On 2-17-17, Dan'l Danehy-Oakes, a critic whose book reviews often appear in the New York Review of Science Fiction, published his review of the final edition, five stars: "…I know this all sounds pretty whack, and it is, but it's also quite moving. Lacy Dawn and her supporting cast - even Brownie, the dog - are some of the most engaging characters I've run across in a novel in some time…." http://sturgeonslawyer.livejournal.com/

“…It feels timeless, classic and mature in way that would ensure its longevity if more people knew about it… a distinctive approach to the adult-fairytale/modern-retelling sub-genre…I would even say it could be read in a college setting both for the craft itself and its unique brand of storytelling. The premise is brilliant." https://taylaroi.wordpress.com/2017/04/04/rarity-from-the-hollow-by-robert-eggleton-a-revised-book-review/

 

Sample Positive Reviews of Advance Review Copy: The ARC of this novel had a formatting error that has been corrected. The final edition reads much smoother. This problem likely affected some reviewers of the ARC. A few book bloggers have upgraded their reviews based on a review of the final edition and others may do the same. Despite the formatting problem, the ARC was awarded two Gold Medals by major book review organizations, was named one of the best releases of 2015 by a Bulgaria book critic, and received twenty-six five star reviews and forty-three four star reviews by independent book review bloggers. An unsolicited Top 100 Amazon Reviewer found:

 

"Rarity from the Hollow written by Robert Eggleton, to be fully honest, was much more than expected and a great read – semi-autobiographical literary work full of beautiful and ugly things, adventure, romance, pain and humor…."

 

Another reviewer of the ARC found that the writing style was one-quarter turn beyond that of Kurt Vonnegut. http://electricrev.net/2014/ 08/12/a-universe-on-the-edge/

The ARC was found by the editor of Atomjack Science Fiction Magazine, to be “laugh-out-loud funny” in some scenes. Long-time book critic, Barry Hunter, closed his review, “…good satire is hard to find and science fiction satire is even harder to find." http://thebaryonreview. blogspot.com/search?updated- min=2012-01-01T00:00:00-05:00& updated-max=2013-01-01T00:00: 00-05:00&max-results=50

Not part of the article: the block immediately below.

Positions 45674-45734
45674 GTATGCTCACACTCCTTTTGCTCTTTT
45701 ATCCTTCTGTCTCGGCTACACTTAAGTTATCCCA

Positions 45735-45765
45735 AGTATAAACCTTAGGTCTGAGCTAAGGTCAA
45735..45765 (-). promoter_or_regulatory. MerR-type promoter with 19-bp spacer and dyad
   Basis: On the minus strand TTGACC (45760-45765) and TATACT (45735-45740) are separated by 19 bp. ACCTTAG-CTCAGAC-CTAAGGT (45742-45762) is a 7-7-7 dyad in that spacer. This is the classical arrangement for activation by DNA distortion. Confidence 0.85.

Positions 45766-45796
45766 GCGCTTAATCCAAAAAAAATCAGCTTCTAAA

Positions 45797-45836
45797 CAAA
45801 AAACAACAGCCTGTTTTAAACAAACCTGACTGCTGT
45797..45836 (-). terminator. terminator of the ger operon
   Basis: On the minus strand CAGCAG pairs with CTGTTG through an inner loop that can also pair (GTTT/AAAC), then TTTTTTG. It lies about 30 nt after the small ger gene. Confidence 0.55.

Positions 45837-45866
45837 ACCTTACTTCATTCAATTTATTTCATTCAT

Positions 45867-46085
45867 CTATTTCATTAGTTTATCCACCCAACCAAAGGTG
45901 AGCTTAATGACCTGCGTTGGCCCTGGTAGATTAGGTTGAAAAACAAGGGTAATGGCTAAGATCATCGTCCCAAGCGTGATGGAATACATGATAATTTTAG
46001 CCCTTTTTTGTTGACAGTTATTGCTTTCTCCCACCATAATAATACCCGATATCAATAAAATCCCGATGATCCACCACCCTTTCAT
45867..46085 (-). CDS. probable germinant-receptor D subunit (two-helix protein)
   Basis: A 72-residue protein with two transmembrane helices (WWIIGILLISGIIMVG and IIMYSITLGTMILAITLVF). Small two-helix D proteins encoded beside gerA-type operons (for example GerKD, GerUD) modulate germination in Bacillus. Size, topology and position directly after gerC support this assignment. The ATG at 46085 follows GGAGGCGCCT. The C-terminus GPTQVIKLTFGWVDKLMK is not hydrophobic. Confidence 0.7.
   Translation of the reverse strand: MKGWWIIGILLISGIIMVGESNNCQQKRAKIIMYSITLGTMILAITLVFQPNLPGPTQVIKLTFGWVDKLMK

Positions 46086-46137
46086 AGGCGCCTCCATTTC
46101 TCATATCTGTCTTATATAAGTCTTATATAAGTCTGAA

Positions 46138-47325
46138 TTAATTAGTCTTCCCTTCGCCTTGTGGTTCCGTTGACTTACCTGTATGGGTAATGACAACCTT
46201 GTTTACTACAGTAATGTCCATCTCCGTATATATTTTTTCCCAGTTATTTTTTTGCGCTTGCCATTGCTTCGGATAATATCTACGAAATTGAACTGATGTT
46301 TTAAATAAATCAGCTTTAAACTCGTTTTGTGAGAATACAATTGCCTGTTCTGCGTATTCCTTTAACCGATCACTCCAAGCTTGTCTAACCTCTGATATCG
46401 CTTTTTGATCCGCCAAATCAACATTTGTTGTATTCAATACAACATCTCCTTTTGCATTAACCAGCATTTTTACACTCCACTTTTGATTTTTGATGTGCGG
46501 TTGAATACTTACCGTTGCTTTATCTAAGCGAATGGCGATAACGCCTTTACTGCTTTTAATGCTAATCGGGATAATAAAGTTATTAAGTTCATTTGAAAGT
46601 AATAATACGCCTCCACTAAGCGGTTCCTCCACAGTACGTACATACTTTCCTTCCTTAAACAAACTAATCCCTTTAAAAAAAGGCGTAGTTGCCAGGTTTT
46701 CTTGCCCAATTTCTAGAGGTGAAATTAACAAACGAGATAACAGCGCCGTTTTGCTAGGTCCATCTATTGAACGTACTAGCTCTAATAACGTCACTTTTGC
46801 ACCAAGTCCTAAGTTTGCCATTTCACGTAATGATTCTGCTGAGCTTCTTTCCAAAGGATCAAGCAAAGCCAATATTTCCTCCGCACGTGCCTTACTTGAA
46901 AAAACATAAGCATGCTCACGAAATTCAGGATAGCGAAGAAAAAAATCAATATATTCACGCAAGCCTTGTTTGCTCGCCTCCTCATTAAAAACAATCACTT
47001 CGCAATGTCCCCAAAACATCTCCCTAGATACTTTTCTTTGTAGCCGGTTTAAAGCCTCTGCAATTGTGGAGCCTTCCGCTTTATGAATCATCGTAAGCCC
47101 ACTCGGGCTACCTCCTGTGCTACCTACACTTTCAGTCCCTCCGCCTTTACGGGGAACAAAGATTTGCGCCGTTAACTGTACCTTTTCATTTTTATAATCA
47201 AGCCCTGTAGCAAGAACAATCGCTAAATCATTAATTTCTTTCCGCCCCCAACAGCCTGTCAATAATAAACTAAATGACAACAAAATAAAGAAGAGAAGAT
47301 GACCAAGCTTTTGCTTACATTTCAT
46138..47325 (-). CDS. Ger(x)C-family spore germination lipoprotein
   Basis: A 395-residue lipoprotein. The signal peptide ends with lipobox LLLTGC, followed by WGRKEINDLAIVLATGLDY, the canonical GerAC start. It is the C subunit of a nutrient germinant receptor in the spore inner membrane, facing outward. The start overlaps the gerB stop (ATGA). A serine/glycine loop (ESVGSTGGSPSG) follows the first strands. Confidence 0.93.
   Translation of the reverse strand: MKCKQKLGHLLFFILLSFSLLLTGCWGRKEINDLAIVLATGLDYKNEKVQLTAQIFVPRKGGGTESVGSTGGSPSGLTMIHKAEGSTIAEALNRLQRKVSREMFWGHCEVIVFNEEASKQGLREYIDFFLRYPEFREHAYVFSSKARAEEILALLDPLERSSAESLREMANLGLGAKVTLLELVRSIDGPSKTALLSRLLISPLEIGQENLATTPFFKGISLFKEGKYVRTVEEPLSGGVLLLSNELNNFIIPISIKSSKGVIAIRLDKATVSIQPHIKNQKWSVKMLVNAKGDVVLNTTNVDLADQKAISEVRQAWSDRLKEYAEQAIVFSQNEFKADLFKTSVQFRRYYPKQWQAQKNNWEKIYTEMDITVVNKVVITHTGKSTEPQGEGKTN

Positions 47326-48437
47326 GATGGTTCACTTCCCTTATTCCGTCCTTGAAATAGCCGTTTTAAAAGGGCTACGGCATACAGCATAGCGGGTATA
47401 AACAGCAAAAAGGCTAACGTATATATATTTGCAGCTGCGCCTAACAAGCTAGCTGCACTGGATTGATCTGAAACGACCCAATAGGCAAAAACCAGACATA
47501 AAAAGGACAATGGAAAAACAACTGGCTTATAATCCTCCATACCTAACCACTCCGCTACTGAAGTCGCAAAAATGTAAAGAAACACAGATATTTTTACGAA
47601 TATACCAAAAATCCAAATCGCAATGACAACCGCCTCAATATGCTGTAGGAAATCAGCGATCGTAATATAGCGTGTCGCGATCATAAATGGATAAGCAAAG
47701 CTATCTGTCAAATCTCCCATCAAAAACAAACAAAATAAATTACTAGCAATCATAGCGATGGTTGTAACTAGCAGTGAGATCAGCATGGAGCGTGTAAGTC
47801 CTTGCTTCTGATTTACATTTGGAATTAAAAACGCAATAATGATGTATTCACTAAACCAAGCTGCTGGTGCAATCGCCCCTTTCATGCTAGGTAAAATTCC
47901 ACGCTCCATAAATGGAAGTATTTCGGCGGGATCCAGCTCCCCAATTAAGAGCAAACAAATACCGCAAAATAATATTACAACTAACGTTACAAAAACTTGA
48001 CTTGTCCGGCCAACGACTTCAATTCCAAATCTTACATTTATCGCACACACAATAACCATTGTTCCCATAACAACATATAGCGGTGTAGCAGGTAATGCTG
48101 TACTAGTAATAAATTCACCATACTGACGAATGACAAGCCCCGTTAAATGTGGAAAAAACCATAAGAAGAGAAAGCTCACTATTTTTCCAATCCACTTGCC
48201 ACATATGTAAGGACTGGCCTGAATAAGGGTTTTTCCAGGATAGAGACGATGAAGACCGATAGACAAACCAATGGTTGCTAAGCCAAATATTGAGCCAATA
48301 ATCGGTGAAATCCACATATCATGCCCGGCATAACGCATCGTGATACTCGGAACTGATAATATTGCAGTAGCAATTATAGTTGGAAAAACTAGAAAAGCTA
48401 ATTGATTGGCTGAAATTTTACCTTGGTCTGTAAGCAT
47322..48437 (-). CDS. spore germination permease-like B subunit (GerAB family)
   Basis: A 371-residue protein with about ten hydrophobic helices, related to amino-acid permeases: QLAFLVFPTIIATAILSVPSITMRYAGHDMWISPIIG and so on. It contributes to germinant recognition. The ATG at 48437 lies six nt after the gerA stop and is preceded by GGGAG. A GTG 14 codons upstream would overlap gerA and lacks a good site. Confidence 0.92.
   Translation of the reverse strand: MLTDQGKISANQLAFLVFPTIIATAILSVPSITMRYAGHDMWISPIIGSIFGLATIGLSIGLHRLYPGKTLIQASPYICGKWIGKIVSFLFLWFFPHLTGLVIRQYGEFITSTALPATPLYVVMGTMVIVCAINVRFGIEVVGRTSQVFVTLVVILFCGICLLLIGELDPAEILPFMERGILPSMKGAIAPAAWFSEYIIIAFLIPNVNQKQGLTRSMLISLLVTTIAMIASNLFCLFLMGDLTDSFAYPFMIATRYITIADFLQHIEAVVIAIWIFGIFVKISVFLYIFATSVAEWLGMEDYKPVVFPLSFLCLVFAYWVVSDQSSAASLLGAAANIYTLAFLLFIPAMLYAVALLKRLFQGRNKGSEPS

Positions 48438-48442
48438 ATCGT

Vonnegut, Douglas Adams (i.e., Hitchhiker's Guide to the Galaxy), or Tom Robbins (i.e., Another Roadside Attraction) are also close examples by subgenre. A former Editor of Reader's Digest found that, "Rarity from the Hollow is the most enjoyable science fiction that I've read in several years…."  http://warriorpatient.com/ blog/?p=58 My novel was referred to as a Hillbilly version of Hitchhiker's Guide to the Galaxy  and awarded a gold medal by Awesome Indies:  “…Tucked between the folds of humor are some profound observations on human nature and modern society that you have to read to appreciate….”  http://awesomeindies.net/ai- approved-review-of-rarity- from-the-holly-by-robert- eggleton/  

With respect to the story's treatment of tough social issues, this reviewer said: "…I was hesitant to accept. I usually do not read or review books that discuss child abuse or domestic violence; however, I was intrigued by the excerpt and decided to give it a shot. I am glad that I took a risk; otherwise, I would have missed out on a fantastic story with a bright, resourceful, and strong protagonist that grabbed my heart and did not let go http://www.onmykindle.net/ 2015/11/rarity-from-hollow. html

A book reviewer from Bulgaria named Rarity from the Hollow as one of the best five books that he had read in 2015, along with Revival by Stephen King and The Martian by Andy Weir. http://codices.info/2015/12/ top-5-for-2015-ventsi/

On December 31, 2016, the ARC of Rarity from the Hollow was named a Top Pick for 2016: http://everyfreechance.com/2016/12/efcs-top-picks-of-2016.html.

On January 20, 2016, it was awarded a second Gold Medal by a popular book review site: https://readersfavorite.com/ book-review/rarity-from-the- hollow.

Additional praise of the ARC has been posted by book bloggers on Amazon.